Security experts are warning about a newly discovered local privilege escalation bug in the Windows kernel that affects most of the current versions of the operating system, including Vista and Windows 7.
The new Windows kernel bug is considered a critical vulnerability, even though it can’t be exploited remotely, thanks to the fact that an attacker could use it gain powerful credentials on a compromised system and take complete control of the machine. Also, there is publicly available exploit code for the bug affecting Windows 7 and Windows Vista. Security firm Prevx said that it had seen exploits in the wild, but that they’re not usable against older Windows versions.
The flaw is a stack overflow in the NtGdiEnableEUDC API, which an attacker could use to escalate his privileges once he’s on a system, the company said. There is no patch available for the bug yet.
“This flaw allows all software, even if run from a limited account, to
gain system privileges. We see many drive-by attacks, which make use
of application exploits to drop malware on vulnerable machines. While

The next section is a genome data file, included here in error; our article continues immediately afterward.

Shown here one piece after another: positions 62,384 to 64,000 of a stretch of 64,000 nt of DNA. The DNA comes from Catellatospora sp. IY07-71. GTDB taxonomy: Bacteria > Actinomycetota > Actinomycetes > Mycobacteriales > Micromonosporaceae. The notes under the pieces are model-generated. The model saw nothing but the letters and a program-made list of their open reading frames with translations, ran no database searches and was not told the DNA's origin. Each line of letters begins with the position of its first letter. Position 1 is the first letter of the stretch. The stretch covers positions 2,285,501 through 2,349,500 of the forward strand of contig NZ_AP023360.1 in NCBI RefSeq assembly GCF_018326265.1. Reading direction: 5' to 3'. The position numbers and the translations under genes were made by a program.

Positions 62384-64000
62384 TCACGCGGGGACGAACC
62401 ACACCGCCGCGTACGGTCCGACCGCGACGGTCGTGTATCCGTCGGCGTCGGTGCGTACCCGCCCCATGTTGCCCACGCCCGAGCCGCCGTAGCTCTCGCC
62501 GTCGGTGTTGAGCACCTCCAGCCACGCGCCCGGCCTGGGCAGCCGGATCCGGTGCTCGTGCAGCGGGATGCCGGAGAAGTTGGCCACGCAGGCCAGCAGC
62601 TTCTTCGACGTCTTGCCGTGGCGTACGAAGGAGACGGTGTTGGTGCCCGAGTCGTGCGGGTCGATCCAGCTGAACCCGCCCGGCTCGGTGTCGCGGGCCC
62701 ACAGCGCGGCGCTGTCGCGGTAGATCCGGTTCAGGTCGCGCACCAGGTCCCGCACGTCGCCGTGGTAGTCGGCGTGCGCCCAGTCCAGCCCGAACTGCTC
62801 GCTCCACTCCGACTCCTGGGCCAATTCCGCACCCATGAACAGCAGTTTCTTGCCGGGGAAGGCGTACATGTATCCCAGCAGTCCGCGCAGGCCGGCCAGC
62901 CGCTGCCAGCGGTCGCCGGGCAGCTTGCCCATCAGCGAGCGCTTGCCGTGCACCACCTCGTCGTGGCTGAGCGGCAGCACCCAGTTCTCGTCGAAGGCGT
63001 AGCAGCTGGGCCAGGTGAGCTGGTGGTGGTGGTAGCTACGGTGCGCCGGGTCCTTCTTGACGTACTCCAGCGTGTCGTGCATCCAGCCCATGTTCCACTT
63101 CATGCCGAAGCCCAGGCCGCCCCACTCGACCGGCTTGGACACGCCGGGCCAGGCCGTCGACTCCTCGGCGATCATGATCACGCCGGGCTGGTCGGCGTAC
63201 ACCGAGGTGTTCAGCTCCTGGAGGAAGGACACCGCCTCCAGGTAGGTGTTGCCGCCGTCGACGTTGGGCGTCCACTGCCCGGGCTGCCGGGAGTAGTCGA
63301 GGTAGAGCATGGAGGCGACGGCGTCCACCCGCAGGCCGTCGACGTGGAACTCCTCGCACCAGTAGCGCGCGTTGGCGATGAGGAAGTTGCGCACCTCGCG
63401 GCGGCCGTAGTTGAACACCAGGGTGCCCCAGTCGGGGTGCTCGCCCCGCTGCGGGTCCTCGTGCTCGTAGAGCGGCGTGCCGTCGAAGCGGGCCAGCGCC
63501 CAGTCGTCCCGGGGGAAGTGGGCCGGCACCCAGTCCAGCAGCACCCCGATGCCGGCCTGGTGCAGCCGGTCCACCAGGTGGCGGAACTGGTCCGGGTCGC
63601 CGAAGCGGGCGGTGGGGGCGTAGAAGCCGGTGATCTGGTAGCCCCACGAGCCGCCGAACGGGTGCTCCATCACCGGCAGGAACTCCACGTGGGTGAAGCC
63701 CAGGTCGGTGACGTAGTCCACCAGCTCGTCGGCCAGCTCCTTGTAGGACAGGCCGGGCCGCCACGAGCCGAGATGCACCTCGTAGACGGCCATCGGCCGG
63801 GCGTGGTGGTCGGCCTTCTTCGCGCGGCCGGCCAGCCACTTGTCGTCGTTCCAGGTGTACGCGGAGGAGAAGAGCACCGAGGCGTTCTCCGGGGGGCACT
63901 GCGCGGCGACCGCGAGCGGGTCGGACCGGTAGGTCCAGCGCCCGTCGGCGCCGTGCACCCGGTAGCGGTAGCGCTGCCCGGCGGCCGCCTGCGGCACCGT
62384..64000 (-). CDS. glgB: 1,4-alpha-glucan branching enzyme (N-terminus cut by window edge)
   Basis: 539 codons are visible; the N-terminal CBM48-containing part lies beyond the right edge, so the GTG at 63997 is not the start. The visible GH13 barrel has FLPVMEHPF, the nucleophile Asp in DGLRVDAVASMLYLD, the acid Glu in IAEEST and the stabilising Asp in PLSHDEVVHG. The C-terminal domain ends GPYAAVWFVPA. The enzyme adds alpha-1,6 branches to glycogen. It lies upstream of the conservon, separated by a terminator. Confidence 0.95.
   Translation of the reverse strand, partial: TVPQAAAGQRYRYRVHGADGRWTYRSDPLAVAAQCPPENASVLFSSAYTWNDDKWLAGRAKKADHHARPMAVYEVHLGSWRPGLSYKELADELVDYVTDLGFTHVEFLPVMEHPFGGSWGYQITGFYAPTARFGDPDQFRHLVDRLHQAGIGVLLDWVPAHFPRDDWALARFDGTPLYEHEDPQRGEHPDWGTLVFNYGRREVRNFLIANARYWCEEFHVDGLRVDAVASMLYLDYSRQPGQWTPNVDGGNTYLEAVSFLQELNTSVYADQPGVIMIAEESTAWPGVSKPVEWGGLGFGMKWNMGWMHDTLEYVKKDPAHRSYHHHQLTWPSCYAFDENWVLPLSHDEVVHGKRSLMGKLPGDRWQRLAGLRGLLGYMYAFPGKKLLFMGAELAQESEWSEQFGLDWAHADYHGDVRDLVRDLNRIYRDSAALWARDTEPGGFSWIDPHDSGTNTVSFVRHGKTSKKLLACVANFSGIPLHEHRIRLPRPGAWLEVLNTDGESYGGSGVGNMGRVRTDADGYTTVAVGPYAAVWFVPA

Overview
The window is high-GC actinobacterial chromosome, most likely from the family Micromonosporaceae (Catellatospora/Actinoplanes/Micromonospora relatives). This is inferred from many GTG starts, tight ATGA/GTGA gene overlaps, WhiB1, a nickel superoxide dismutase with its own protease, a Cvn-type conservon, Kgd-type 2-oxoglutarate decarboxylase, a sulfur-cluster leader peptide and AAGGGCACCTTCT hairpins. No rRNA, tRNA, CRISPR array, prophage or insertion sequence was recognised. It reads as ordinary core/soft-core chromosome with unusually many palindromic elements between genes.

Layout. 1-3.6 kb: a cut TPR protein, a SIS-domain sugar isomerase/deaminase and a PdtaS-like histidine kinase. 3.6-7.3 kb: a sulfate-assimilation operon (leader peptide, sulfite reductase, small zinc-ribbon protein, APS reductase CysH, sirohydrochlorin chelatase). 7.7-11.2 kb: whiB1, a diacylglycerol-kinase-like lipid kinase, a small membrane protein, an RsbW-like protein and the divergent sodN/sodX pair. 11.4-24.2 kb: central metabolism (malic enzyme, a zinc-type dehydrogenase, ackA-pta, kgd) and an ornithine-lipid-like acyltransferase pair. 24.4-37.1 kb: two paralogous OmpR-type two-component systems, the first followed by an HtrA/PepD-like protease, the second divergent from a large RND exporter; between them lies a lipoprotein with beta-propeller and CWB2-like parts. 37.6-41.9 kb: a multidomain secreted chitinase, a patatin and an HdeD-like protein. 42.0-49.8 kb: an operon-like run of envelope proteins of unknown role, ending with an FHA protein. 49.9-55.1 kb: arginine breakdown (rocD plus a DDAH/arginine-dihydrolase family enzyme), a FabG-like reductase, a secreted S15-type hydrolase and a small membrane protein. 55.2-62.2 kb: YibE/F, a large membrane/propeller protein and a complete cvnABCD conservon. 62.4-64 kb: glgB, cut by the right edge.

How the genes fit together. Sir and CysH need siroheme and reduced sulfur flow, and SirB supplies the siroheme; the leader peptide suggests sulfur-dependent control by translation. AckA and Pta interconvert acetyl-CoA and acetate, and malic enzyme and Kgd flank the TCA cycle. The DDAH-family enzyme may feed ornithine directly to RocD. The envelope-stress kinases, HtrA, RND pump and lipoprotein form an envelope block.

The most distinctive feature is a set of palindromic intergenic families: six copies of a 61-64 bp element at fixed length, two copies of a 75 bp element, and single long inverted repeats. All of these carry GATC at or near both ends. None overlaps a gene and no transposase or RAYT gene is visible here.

there are still a huge number of customers who are used to run their
operating system with administrative privileges, most users are using
limited accounts or administrator accounts in Admin Approval Mode (User
Account Control). Using a limited account gives them a great advantage
versus malware, because it limits the vulnerable surface the malware can
damage. This 0-day exploit allows a malware that has already been
dropped on the system to bypass these limitations and get the full
control of the system,” Prevx said in a blog post.
Local vulnerabilities typically aren’t considered critical, but the location of the EnableEUDC bug and the availability of exploit code has heightened the level of concern.